By Syed Balkhi, founder of WPBeginner

There's nothing like the feeling of success. As business owners, our ideas of success involve growing our companies, increasing sales and leads and creating high-quality products. Many companies, specifically SaaS brands, are focusing on the success of their customers after they've made their initial purchases. The traditional buying process doesn't end after the customer pays and receives their product. 

Focusing on improving the lives of your customers by giving them the tools and resources they need can have a significant impact on your business. Customers who find success with your business are more likely to be repeat customers and will have an overall better experience. 

Let's take a look at how you can nurture your customers after they've purchased a product or service on your website. 

Focus on customer needs. 

There's a big difference between your needs and the needs of your customers. When you're designing a product or service, it's crucial that you take some time to consider why a consumer may consider buying your product. 

In most cases, the reason they are making a purchase is to solve a pain point in their life. For example, if you were a gardener but were having some trouble growing plants, you would sign up to a monthly newsletter about gardening to solve the pain point of not being able to grow a successful garden. In this example, the publication would focus on the struggles and needs of its customers concerning gardening. 

When you start with your customer needs and think backward, you're ensuring that they will have a better chance of finding success with your product. 

Create a customer success team.

Customer support and customer success are often used interchangeably, though they are drastically different. The one thread that connects these two teams is their interactions with consumers. 

Customer support is considered a reactive process in which your team is waiting for consumers to reach out with questions or concerns. When someone comes to your website and has a question about a product or service, they will reach out to your service team, and they will react by solving the problem. 

Customer success, on the other hand, is a proactive process. During the development process, you'll want to come up with a course of actions for consumers that will help them get the maximum value out of their purchase. It's your job to anticipate what your customers are going to need.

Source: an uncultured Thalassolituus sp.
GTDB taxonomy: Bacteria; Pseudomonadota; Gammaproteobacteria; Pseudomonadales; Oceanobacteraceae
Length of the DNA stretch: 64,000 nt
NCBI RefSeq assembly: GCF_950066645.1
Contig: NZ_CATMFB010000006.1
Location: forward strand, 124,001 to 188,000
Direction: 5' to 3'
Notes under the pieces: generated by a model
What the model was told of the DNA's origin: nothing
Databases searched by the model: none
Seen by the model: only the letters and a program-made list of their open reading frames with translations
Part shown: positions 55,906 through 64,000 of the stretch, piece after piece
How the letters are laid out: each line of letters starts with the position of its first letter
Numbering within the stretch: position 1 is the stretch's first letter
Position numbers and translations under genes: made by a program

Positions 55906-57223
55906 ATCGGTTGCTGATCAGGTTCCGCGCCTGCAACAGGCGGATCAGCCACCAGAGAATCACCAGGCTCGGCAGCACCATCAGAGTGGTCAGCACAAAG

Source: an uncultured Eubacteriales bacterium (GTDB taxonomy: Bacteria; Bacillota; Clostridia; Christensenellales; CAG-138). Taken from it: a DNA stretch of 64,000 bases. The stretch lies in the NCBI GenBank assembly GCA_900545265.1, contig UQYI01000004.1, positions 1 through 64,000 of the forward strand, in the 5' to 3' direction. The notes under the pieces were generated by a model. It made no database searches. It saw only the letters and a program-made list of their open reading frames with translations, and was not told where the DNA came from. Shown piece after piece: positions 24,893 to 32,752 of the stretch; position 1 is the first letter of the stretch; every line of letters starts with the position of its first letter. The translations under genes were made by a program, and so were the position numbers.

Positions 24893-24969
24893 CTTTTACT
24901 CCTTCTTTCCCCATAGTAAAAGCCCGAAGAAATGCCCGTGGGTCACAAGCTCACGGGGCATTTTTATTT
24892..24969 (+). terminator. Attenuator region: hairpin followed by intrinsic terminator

Hiring a customer success team means you'll have a small, focused group with one common goal in mind. When your employees only have one primary task -- helping customers succeed -- there's a higher chance for success. 

Collect feedback.

Finally, it's helpful to collect customer feedback as a way to nurture the success of future consumers. There are various ways to see what people think about your site design, products and customer success program. 

One of the best ways to gather feedback is by sending out customer satisfaction surveys. If you're trying to measure your success team, it's usually a good idea to send out an email asking the consumer to fill out the feedback form a couple of months after their initial purchase. Waiting for a few months can help the customer find new uses, or flaws, in your product design or customer success strategy. 

As you begin to hear about customer experiences, start taking note of common patterns that emerge. For instance, if you sell marketing software, and a majority of consumers wish they had more help when it comes to email marketing, you can use this data to enhance your success strategy. 

There are plenty of ways to retain customers, but very few methods are as personal as nurturing customer success. If you get the chance to go on this journey with your audience, you'll gain plenty of experience and insights that help you build stronger customer-focused products and services.

As you help current customers succeed, you'll develop a framework for helping future customers make the most of your products or services. The key factor you must consider here is your customer's goals, not your own. Think carefully about what you would expect from a company that sells a service similar to yours, and determine what you can do to extend and enrich the customers' lives post-sale.

Syed Balkhi is the founder of WPBeginner, the largest free WordPress resource site that helps small businesses start their website.